Respiratory Illnesses Added to Colorado Disaster Recovery Order are Now a Reason to Take PHE Leave

Beth Ann Lennon

Although Colorado’s Healthy Families and Workplaces Act (“HFWA”) has not been amended by the legislature since it was passed in mid-2020, the Colorado Department of Labor and Employment’s (“CDLE”) interpretation of that law has continued to evolve.

As we have written about recently, the CDLE’s interpretation of the public health emergency (“PHE”) provision of HFWA, which requires employers to “supplement each employee’s accrued paid sick leave as necessary to ensure that an employee may take” up to 80 hours of paid sick leave (less for part-time employees) for covered PHE-related reasons, means that Colorado employers should still provide paid leave for COVID-related absences for any employees who have not used their full allotment since Jan. 1, 2021.

Just a few days ago, the DCLE made another change that employers need to have on their radar.  Relying on the governor’s Nov.11, 2022, modification of his emergency declaration to “refocus the state’s efforts on recovery and incorporate Respiratory Syncytial Virus (RSV), influenza, and other respiratory illnesses in Colorado into the disaster declaration,” the CDLE clarified that “means they can use their 80 hours for a broader range of conditions” than just COVID, including “flu, respiratory syncytial virus (“RSV”), and similar respiratory illnesses.”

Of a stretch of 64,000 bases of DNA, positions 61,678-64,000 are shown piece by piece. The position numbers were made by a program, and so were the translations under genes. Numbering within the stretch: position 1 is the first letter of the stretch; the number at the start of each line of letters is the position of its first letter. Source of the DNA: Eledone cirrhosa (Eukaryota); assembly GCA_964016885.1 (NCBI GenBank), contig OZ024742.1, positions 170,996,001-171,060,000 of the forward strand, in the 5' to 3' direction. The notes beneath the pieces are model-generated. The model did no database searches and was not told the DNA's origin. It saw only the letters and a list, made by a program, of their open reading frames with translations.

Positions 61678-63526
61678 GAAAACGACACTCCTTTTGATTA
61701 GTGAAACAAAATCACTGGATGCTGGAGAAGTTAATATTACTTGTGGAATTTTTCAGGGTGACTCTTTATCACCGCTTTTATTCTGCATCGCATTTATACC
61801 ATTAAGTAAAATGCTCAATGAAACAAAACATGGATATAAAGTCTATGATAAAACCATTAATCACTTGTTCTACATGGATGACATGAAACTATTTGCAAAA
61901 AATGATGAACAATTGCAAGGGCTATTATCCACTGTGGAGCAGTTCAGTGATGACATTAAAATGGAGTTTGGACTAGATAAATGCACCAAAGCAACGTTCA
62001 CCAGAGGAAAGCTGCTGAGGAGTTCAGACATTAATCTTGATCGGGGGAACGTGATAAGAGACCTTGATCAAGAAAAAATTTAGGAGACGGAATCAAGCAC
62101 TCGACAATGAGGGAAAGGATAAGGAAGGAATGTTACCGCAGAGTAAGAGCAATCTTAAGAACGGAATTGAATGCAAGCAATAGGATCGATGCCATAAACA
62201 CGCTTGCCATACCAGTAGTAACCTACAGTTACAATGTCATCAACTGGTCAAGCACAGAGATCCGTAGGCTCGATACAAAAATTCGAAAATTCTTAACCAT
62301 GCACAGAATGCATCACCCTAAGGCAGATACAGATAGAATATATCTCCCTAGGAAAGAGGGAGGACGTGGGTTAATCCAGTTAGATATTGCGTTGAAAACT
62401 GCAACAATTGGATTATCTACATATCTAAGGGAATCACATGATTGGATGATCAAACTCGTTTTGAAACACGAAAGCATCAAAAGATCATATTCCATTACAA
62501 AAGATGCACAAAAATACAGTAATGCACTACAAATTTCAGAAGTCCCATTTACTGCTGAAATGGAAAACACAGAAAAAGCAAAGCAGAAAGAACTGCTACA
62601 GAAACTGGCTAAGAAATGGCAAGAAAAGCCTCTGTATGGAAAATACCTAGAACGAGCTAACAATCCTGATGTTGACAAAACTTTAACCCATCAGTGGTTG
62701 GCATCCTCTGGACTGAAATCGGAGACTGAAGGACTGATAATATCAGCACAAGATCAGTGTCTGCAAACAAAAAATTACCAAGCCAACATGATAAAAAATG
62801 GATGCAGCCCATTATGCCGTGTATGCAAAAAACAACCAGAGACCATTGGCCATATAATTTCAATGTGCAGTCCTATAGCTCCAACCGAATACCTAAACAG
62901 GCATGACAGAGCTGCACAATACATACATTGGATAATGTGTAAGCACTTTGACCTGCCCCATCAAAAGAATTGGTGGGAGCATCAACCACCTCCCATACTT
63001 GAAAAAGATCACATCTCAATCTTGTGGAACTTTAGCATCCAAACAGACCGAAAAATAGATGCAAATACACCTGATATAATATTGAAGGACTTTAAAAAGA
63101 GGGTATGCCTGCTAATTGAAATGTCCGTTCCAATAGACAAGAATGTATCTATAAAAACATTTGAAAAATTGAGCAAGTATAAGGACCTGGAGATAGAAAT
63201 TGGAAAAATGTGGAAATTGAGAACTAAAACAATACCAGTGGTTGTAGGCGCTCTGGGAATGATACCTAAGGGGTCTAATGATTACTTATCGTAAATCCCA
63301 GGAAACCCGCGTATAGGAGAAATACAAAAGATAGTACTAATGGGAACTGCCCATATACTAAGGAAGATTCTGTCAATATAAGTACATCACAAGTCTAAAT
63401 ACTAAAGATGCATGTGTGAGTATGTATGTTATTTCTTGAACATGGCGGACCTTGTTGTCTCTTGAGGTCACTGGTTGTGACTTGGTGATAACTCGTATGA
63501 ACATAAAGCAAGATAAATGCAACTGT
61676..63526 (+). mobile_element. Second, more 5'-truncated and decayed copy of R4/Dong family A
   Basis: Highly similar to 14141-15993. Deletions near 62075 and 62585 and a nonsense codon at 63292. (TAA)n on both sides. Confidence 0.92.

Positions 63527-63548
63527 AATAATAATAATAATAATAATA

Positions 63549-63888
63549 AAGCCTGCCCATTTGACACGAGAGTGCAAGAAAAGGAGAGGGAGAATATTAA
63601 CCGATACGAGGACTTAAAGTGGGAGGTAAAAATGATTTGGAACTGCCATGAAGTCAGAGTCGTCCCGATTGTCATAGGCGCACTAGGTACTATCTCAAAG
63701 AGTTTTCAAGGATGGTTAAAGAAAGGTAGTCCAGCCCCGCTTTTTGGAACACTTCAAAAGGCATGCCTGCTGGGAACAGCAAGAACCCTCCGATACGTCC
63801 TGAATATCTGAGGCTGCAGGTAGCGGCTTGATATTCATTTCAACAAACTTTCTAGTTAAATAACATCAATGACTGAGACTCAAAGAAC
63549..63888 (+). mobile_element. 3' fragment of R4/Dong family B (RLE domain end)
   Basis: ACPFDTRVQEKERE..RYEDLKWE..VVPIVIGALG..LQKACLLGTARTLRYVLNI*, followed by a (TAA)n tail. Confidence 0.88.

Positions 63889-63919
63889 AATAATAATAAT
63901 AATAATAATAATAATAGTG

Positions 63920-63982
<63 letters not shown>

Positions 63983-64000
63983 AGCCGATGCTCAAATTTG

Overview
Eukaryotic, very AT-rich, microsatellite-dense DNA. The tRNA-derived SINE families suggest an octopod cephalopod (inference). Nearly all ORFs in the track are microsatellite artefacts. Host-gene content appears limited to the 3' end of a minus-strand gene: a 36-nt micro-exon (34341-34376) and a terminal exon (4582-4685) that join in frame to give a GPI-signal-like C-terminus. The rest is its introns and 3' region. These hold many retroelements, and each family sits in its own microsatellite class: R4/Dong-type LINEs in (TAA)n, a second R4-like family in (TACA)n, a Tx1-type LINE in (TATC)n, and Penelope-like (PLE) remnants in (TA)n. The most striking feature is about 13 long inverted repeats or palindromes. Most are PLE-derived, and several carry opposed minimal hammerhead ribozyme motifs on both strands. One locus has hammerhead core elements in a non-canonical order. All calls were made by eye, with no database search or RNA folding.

This most recent interpretation does not require any employers to “top up” an employee’s PHE leave balance or provide any additional sick leave, if the proper PHE leave was provided when the COVID -19 PHE was “declared” (according to the CDLE’s interpretation of HFWA) on Jan. 1, 2022.  However, if an employee has PHE leave remaining, “PHE leave is usable for a range of PHE-related needs, not just for confirmed cases.” PHE-related needs include:

  • Symptoms of COVID, flu, RSV, or other similar respiratory illnesses;
  • Quarantining or isolating due to exposure;
  • Testing for COVID or similar respiratory illnesses;
  • Vaccination and its side effects;
  • Inability to work due to health conditions that may increase susceptibility or risk of COVID, flu, RSV, or similar respiratory illnesses; and
  • Needs to care for family (illness, school closure, etc.).

The CDLE also reminds employers they “cannot require documentation from employees to show that leave is for PHE-related needs.”  It remains unclear for how long employers will have to permit PHE leave use for “flu, RSV, or similar respiratory illnesses,” particularly as these clearly don’t constitute “an act of bioterrorism, a pandemic influenza, or an epidemic caused by a novel and highly fatal infectious agent” (a required element of the definition of a public health emergency in HFWA) on their own. For now, employers should make sure they are permitting employees to take leave, if they have any available, for any of these “respiratory illnesses” and keep an eye out for additional changes from the CDLE’s guidance on what they expect from employers.

If you have any questions about this new interpretation or how you apply it to your employees’ sick leave, please contact your Sherman & Howard attorney.